Isn't it ironic that Alanis Morissette's hit song "Isn't It Ironic?" isn't actually about irony at all, but rather coincidence or happenstance? I guess "Isn't It Happenstance?" didn't have the same ring to it.
Twenty years ago "Isn't It Ironic?" made Miss Morissette a household name, and nowadays she has a pretty good sense of humor about the silly pop song that earned her millions of fans.
But a lot has happened in the last twenty years, so when Alanis needed lyrics for an updated version of her song she turned to James Corden for help encapsulating the ironies of the modern age.
Earthship homes are designed to be completely friendly to the environment, sustainable, and inexpensive. Just don’t try to build one in an area with an HOA. They may look weird, but there are plenty of advantages to living in an Earthship. First off, you can build it yourself. They are made from recycled tires and aluminum cans, although you really can’t tell by looking. They are solar-powered and use collected water for four purposes, running from clean to dirty. Get the details of the many benefits of an Earthship home at Housely.
Doctor Venture wasn't having any luck recruiting new henchman staff members for Ven-Tech, because for some reason all the armed mercenaries in the world want to go work for that maniac The Monarch, so he put Brock on the job. Suddenly a whole slew of new recruits started coming in begging Rusty for work, and for some reason they were all bleeding from one orifice or another. The Doc knew better than to question Samson's methods, but he also knew that if he let this recruitment push carry on too long the recruits would start coming in without limbs!
Campaign for cartoon cool with this Join Ven-Tech t-shirt by Adho1982, it's the coolest way to go team Venture!
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DJ Cummerbund combined as many internet memes that revolve around sadness as he could find to make this remix. We have Smash Mouth’s big hit “All Star” altered to a minor key, the musical hook from “The Sound of Silence” (with a bit of the music video from Disturbed), and clips from various sad movie movies that will bring the feels.
Most fans believe H.P. Lovecraft drew inspiration for the Cthulhu mythos from a variety of sources- Science fiction and mythological beings as the physical inspiration for the creatures, cosmic indifferentism and nihilism as the philosophical influence behind the stories, and horror the plot vehicle that drives the terror home.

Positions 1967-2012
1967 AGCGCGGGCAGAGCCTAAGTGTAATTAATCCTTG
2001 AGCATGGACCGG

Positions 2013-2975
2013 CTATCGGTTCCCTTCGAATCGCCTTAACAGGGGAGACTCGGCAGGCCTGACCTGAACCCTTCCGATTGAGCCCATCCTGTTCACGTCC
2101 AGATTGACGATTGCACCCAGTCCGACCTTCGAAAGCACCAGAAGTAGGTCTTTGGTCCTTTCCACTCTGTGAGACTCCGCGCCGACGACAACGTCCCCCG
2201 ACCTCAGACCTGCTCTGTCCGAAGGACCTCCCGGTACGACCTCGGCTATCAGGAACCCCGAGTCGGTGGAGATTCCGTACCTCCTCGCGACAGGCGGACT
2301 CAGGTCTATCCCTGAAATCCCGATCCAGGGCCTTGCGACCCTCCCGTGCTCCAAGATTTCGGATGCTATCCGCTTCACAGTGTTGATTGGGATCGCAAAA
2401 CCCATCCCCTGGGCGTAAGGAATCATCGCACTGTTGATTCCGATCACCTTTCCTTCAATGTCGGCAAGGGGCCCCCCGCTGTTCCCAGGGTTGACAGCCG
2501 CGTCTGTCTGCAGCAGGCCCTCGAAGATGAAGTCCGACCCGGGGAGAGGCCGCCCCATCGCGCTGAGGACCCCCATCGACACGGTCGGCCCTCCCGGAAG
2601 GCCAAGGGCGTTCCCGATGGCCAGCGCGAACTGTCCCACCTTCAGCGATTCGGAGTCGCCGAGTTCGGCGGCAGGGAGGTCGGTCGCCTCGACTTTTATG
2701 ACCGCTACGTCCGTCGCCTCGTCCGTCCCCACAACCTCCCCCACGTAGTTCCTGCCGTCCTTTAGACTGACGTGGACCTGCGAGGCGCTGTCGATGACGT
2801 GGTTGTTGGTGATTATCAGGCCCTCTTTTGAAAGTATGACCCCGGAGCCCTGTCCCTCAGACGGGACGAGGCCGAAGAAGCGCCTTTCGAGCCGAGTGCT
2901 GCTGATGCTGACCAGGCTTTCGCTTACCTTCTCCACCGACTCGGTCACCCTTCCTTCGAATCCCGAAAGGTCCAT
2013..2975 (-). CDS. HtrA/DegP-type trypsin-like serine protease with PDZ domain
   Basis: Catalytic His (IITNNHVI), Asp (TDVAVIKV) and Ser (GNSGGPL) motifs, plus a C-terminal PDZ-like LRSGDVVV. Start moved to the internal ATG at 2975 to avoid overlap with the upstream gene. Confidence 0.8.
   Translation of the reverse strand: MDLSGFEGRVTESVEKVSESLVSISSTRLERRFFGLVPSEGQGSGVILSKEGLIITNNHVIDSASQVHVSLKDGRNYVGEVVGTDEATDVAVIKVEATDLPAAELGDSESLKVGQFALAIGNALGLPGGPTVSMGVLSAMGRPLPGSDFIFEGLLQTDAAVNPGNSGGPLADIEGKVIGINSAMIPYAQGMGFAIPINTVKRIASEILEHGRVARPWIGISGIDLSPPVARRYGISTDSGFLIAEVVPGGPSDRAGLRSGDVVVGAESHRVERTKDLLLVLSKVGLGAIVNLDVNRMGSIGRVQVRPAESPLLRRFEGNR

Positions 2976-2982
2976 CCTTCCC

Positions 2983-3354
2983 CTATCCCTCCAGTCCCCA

You've got a drone! It's an incredibly advanced piece of technology. But that doesn't make you invincible. It might even make you more vulnerable.
This drone flew over a medieval historical reenactment in Russia. A warrior on the ground who is clearly a master of his weapon knocked it out of the sky with a well-placed spear. He wasn't the least bit afraid of this witchcraft in his midst.
We’ll never know why a cat decided to climb this tall utility pole, but we know he/she was there long enough for someone to call out the Algerian Civil Defence force. They came with a ladder and safety equipment for a rescue, but the cat was not having any of that.
Two ad agencies in Brazil built this billboard in Rio de Janeiro as a way to kill mosquitoes that carry the Zika virus. It emits Lurex 3, a chemical that smells like human sweat. This attracks mosquitoes. It traps the bugs inside, killing them by dehyrdration. Hack A Day explains:
Inside the billboard are canisters of Lurex 3, a lactic acid-based mosquito attractant that is available pretty cheaply on Amazon. The lactic acid mimics the scent of human sweat and is released outward to distances up to 4km (2.5 miles) in a fine mist along with CO₂. Together, the Lurex and CO₂ act like a sweaty, mouth-breathing human beacon to lure mosquitoes into the billboard, where they become trapped and are doomed to die of dehydration.
For a short period in the early 1980s, giant satellite dishes ruled the land. It was a rare moment when big telecom wasn’t in control. That quickly changed.
As a whole, the most interesting time for television was the late 1970s and early 1980s. It was an era when most networks were still willing to experiment and the technology wasn’t so locked down that an enthusiast couldn’t get around it. Comcast existed back then, but it wasn’t the juggernaut it is now; DirecTV and Dish Network hadn’t yet taken their current forms. The result was that satellite dishes—which were really freaking massive back then—were only starting to take off, and there was nothing really stopping people willing to buy a dish from investing once and getting all their shows for free after that. Today’s Tedium is about the rise and fall of the 10-foot-wide satellite dish during its glory days—before cable networks learned how to encrypt their feeds.
They weren't cheap in the beginning
The price of a backyard satellite dish advertised in a 1979 Neiman Marcus catalog was $36,000 —the first such dish sold commercially. Soon, the prices went down significantly, especially after the Federal Communications Commission deregulated the usage of such dishes, which used the open-air C-Band range of wireless signals, so they could be used by more than cable companies. A 1981 New York Times article noted that dishes could be had for as low as $3,000; a 1985 piece cut that price down to $1,500.